PROVIDENCE, R.I. [Brown University] — Will former Vice President Joe Biden run for president in 2020? For now, the answer remains a definite maybe.
“We’re leaning into maybe doing this,” Biden said at Brown University on Monday, Dec. 10, noting that the decision would be based on whether or not it made sense for his family. “But I’m not being coy. We haven’t reached that final decision yet. When we do, we will announce it. I think I can raise the money. I think I can put together a campaign. I think I can do this.”
He said that grief over the 2015 death of his son Beau from brain cancer prevented him from running in the 2016 presidential race — even though Beau had wanted him to do it.
“I made a promise to him that I would stay engaged in all the things I cared about,” Biden said. “I didn’t promise I would run. But I know what he wanted me to do. He made no bones about it.”
Biden’s remarks came during a question-and-answer session following a lecture hosted and managed by the student-run Brown Lecture Board. Yet only a few moments were devoted to the question of his potential presidential bid. In a wide-ranging lecture in front of a packed audience of students in Brown’s Pizzitola Sports Center, Biden argued that the U.S. is experiencing a breakdown of its political system and offered some ideas for how to put the country back on track
Denouncing what he called “naked nationalism” and “phony populism,” he argued that these “new alien strains in politics” currently pose a direct assault to U.S. democracy by promoting an us vs. them clannishness rather than the “shared narrative of freedom and democracy” necessary for the country’s safety and security.
Over the last 10 years, Biden said, there has been “a direct assault on the very political institutions put in place to guarantee that we remain a vibrant democracy.” But he made clear that much of his critique was directed at the current presidential administration.
“Things have only gotten worse in the last 18 months,” he added. “They’ve gotten very bad.”
Americans, he asserted, need to focus on the future to escape the backward-looking “grievance politics” in which both the Democratic and Republican parties are currently engaged — discourse that he said is focused on tearing the other party down rather than addressing actual political issues.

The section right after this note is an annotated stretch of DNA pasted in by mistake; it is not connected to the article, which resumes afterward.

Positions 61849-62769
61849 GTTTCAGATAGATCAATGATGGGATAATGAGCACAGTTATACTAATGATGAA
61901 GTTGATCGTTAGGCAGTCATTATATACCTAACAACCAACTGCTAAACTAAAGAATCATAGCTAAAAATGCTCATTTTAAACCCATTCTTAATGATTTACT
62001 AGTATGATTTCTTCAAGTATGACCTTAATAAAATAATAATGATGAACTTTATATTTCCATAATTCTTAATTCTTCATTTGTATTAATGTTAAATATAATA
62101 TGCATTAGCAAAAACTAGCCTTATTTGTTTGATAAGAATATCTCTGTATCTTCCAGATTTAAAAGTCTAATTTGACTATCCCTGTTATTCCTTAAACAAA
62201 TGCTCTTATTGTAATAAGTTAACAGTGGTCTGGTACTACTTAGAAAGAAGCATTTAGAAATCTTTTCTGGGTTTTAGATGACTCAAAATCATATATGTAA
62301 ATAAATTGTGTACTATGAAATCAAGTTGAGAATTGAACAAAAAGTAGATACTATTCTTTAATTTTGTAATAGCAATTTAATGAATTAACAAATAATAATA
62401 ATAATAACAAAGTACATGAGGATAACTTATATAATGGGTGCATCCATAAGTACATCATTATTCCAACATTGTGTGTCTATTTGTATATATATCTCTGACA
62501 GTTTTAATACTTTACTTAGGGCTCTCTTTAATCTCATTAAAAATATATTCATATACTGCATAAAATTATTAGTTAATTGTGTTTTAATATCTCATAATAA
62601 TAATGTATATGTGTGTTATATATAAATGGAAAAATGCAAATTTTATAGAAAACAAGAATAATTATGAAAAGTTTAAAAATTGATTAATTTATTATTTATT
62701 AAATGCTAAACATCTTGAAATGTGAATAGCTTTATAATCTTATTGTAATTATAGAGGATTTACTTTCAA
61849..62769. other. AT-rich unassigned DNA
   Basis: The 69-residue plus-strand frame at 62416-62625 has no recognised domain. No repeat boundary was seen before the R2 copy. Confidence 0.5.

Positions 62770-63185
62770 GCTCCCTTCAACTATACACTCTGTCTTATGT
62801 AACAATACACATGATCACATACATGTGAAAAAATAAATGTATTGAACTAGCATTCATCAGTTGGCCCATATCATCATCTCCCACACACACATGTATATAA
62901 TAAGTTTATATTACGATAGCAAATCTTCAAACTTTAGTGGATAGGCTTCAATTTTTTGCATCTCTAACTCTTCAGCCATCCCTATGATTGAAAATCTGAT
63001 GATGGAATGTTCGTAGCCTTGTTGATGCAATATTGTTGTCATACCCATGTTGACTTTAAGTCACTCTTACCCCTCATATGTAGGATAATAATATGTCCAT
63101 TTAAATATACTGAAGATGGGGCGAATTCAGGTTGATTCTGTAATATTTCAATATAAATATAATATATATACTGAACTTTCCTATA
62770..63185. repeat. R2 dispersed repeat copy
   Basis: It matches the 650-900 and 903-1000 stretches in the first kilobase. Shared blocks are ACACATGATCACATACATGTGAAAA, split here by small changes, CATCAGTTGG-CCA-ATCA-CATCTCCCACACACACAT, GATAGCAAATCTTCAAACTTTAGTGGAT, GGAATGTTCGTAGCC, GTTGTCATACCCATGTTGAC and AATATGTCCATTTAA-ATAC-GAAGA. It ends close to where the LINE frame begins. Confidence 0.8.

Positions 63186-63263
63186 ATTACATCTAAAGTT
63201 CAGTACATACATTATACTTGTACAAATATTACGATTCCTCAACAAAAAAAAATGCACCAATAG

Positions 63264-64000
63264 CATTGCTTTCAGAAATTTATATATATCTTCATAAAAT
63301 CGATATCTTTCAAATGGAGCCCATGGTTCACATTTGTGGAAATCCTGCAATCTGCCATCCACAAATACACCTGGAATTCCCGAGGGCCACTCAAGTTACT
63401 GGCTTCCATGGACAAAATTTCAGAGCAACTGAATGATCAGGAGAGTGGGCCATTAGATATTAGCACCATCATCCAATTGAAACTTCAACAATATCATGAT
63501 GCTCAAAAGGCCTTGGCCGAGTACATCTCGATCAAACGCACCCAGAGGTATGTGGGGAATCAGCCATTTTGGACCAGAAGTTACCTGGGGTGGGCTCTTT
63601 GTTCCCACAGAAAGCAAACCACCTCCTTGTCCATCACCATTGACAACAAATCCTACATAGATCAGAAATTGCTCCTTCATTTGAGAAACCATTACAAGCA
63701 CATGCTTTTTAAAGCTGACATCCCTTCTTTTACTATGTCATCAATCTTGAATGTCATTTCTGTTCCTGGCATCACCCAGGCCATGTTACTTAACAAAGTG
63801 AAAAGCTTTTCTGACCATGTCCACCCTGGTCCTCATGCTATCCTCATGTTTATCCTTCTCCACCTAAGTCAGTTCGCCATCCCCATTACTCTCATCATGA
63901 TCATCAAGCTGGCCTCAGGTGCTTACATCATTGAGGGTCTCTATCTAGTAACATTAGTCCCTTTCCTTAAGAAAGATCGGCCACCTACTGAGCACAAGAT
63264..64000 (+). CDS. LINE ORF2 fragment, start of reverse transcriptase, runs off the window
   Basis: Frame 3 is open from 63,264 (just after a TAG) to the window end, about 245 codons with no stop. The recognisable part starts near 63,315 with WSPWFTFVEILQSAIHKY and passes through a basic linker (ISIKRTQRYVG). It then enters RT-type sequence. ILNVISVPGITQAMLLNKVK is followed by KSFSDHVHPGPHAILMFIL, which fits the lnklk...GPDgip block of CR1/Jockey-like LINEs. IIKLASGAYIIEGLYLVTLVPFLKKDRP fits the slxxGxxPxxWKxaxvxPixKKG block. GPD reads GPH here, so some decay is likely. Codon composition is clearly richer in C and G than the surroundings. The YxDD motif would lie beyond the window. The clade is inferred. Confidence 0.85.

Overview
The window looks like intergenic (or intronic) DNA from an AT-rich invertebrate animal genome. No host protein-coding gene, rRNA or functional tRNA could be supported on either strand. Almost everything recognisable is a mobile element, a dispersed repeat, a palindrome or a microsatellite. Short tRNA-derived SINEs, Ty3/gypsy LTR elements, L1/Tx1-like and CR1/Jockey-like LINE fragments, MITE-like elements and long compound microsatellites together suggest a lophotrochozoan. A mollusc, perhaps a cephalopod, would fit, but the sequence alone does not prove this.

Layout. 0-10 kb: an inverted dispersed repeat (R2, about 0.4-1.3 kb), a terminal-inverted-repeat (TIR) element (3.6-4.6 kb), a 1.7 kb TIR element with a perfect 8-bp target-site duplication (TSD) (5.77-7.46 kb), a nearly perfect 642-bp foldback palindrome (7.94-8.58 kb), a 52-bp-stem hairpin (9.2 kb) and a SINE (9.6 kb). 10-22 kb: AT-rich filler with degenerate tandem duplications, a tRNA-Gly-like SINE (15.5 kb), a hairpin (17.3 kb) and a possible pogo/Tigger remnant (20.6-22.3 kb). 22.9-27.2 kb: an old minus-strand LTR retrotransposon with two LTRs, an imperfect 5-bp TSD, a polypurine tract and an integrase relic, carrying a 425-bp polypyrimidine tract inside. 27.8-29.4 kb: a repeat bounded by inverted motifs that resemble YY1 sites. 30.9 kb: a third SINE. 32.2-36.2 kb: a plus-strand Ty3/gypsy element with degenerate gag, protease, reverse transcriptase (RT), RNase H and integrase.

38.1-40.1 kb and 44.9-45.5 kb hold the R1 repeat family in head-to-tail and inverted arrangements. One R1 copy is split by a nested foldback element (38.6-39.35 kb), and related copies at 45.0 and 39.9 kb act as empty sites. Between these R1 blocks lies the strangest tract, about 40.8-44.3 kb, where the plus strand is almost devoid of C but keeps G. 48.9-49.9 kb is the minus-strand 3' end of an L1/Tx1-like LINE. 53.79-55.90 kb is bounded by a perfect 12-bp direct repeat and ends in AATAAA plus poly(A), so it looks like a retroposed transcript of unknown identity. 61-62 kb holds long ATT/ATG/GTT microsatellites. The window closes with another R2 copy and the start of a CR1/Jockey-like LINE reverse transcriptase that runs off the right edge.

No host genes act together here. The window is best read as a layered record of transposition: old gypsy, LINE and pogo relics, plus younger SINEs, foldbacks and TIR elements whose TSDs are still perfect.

“This breakdown of our political system hasn’t just posed a threat to our democracy and our core values and our standing in the world,” he said. “It’s done something else — it has locked us into a divisive debate over the past.”
To move forward and avoid the gridlock that can ultimately lead to abuse of power by the executive branch, Democrats and Republicans must seek consensus on key issues, Biden said.
“Political parties need to start to talk to one another again… and end this coarsening of American politics,” he said. “We have to rebuild the muscle memory that has allowed us to arrive at consensus in our political system in the past.”
Biden zeroed in on ways that the government could and should respond to issues facing lower-income and middle-class Americans “without punishing any segment of society” — including increased government support for early and higher education, wider access to quality health care, improvements in the nation’s infrastructure, a fairer tax system, and renewable energy investments that will head off the threat of global warming.
“Although there is real reason for concern, there is even greater reason for optimism,” Biden said. “I believe this alt-right phony populism spewed by some of our leaders today has awakened the nation to the dangers of continuing down this path… There is a growing demand across the board to fix our political system.”
The former vice president was invited to speak on campus by the Brown Lecture Board, a student-run, student-funded organization that brings speakers to campus each semester. All aspects of the event were managed by Brown students, who also comprised nearly the entirety of the audience. Biden encouraged them to take the lead in the political process of moving toward a better future.
“This anger and division has to end — and it will — and it depends on all of you,” he said. “Your generation is the most tolerant, generous, progressive, educated generation in this country’s history… Vote. Volunteer. Run. Your time is now.”